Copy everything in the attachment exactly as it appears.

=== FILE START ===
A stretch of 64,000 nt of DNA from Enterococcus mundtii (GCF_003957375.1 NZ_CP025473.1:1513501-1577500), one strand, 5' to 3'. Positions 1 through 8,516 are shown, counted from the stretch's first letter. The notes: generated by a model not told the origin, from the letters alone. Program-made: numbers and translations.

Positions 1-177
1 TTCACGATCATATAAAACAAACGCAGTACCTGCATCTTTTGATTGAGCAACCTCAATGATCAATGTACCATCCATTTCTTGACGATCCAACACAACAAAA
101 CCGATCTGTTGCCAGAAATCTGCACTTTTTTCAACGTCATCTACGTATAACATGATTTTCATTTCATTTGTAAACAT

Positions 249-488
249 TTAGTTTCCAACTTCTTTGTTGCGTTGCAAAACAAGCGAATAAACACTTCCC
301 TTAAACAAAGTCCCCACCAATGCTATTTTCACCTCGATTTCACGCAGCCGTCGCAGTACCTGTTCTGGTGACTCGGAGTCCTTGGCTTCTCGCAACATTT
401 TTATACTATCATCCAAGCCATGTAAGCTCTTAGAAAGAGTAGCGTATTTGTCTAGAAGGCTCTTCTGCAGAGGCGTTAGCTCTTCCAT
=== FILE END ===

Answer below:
A stretch of 64,000 nt of DNA from Enterococcus mundtii (GCF_003957375.1 NZ_CP025473.1:1513501-1577500), one strand, 5' to 3'. Positions 1 through 8,516 are shown, counted from the stretch's first letter. The notes: generated by a model not told the origin, from the letters alone. Program-made: numbers and translations.

Positions 1-177
1 TTCACGATCATATAAAACAAACGCAGTACCTGCATCTTTTGATTGAGCAACCTCAATGATCAATGTACCATCCATTTCTTGACGATCCAACACAACAAAA
101 CCGATCTGTTGCCAGAAATCTGCACTTTTTTCAACGTCATCTACGTATAACATGATTTTCATTTCATTTGTAAACAT

Positions 249-488
249 TTAGTTTCCAACTTCTTTGTTGCGTTGCAAAACAAGCGAATAAACACTTCCC
301 TTAAACAAAGTCCCCACCAATGCTATTTTCACCTCGATTTCACGCAGCCGTCGCAGTACCTGTTCTGGTGACTCGGAGTCCTTGGCTTCTCGCAACATTT
401 TTATACTATCATCCAAGCCATGTAAGCTCTTAGAAAGAGTAGCGTATTTGTCTAGAAGGCTCTTCTGCAGAGGCGTTAGCTCTTCCAT